Two moments stick out in the mind of Paul Sheahan at District level - a glorious 189 not out to lead Melbourne to the 1975/76 premiership and a block of ice at Carlton that denied University any hope of making a final.They were the highs of lows of District cricket for Sheahan, who’s upright and elegant batsmanship, and outstanding fielding, made him a standout in the competition.Sheahan came from a cricketing background – his mother's grandfather, William Henry Cooper, a leg-spinner, played two Tests for Australia in the 1880's and was Victoria’s sole selector from 1881-1883 and 1887-89. Also his father, Jack, was a useful middle order batsman in 54 games for North Melbourne from 1929/30 to 1935/36.Paul Sheahan represented the Melbourne Cricket Club in 1963/64 and 1964/65 and from 1972/73 to 1980/81. In 64 First XI appearances for the club he scored 3102 runs at 58.52. His highest score was his masterly 189 not out in the District final against Footscray, and he topped the club's batting averages three times – in 1974/75 (365 runs at 60.33), 1975/76 (540 runs at 90.00) and 1976/77 (383 runs at 76.60).He also played 29 games for University from 1965/66 to 1969/70 and captained North Melbourne, his father's old club, in 12 games in 1970/71 and 1971/72. In all First XI District cricket he scored 4937 runs at 56.10 with 10 centuries, his batting average being far higher than any of his contemporaries.Sheahan played 47 matches for Victoria between 1965/66 and 1973/74, scoring 3988 runs at the splendid average of 59.52. Of players who have scored over 2000 runs for the state, only Bill Ponsford, Bill Woodfull and Lindsay Hassett have recorded higher averages. The highest of his 12 centuries for Victoria was 202 against South Australia in Melbourne in 1966/67, though he was almost certainly robbed of another double century in 1972/73, also against South Australia in Melbourne, when the Victorian captain declared with his score on 196. In his final game for the state, against NSW at Sydney in 1973/74, his two unbeaten innings of 75 and 73 did much to give Victoria victory, and ultimately, the Sheffield Shield. He also played 31 Tests for an average of 33.91. His debut century was 114 against India in 1969/70, and he added 127 against Pakistan at the MCG in 1972/73. He was unavailable for the end-of-season tour of the West Indies, played the two Tests against New Zealand in 1973/74 and didn’t play again as he concentrated on his career and family, retiring at the age of 27.In 1977 he took up a teaching appointment at Winchester College in England following stints at Geelong Grammar and St Peter’s College in Adelaide. Then in 1986, aged 39, he was appointed headmaster of Geelong College where 21 years earlier he had been school captain and captain of the cricket and football teams. After serving as principal at Geelong College from 1986-1995, he assumed the role of Headmaster of Melbourne Grammar School in 1995.He served as a member of the Melbourne Cricket Club committee for 28 years from 1987 to 2015, the last four as President.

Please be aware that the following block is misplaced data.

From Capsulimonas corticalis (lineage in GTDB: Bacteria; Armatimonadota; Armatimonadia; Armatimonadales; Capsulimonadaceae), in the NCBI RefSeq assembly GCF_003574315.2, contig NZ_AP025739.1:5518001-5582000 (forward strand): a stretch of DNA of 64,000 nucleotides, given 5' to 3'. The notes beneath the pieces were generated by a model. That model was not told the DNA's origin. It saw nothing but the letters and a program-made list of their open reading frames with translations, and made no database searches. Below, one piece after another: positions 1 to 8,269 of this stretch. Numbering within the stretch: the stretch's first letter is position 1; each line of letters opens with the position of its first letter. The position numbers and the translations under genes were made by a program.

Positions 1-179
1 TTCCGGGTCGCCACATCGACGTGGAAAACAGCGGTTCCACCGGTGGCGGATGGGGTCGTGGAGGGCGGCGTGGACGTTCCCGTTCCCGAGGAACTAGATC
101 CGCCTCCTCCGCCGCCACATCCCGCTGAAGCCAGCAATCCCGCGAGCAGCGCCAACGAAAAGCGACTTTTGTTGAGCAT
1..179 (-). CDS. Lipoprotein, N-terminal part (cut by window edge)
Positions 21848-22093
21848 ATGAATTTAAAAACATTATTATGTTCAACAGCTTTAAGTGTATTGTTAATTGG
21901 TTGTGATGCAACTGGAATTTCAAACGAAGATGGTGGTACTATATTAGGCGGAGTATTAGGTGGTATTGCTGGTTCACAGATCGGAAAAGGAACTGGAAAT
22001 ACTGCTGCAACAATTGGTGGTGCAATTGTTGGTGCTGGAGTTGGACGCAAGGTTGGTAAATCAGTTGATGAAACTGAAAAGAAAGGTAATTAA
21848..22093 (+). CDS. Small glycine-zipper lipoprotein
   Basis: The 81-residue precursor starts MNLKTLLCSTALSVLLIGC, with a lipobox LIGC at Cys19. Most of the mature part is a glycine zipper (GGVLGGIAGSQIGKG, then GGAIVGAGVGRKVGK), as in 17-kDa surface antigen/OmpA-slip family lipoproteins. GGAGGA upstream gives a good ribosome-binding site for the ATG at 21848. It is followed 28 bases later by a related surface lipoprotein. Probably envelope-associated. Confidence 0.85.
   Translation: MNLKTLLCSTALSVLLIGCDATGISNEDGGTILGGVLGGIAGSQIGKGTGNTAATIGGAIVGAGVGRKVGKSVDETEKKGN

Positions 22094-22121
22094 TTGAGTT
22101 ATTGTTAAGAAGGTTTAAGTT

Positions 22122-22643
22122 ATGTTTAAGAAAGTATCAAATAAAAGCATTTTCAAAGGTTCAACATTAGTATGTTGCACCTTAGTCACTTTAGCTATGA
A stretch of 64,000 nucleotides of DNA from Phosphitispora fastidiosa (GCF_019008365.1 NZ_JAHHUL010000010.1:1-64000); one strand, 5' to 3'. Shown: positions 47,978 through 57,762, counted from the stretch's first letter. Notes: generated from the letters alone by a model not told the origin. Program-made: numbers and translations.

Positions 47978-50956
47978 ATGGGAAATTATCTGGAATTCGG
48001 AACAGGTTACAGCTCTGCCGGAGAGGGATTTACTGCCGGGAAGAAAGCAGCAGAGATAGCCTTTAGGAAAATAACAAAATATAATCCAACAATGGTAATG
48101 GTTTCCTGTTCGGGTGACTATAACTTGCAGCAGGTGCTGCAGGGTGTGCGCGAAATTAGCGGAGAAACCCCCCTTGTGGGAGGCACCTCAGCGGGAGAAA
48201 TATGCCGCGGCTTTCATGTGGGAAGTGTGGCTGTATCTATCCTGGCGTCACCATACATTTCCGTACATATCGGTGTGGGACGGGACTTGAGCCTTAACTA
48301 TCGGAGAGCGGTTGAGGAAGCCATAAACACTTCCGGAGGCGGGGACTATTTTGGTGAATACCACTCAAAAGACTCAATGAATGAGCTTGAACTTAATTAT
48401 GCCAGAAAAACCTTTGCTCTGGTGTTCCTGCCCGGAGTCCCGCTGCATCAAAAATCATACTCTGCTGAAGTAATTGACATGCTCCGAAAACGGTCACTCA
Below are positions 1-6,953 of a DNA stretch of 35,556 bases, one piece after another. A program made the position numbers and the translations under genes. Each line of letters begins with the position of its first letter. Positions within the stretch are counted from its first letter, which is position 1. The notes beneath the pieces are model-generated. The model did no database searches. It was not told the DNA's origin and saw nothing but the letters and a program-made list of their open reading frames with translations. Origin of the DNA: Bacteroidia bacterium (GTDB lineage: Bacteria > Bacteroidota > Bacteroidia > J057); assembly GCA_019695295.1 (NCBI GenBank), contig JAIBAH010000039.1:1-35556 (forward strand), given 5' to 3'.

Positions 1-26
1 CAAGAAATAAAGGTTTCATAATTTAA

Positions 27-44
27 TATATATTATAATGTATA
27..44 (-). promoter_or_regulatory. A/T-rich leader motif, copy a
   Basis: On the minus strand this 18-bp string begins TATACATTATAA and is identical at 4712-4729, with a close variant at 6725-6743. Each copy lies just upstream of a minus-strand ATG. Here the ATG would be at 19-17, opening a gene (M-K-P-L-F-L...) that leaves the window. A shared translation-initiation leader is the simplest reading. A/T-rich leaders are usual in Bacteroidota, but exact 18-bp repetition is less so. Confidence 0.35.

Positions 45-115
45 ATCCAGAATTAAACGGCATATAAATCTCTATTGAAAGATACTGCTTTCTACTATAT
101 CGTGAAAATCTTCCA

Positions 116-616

From "100 Not Out" by Rod Nicholson and Ken Williams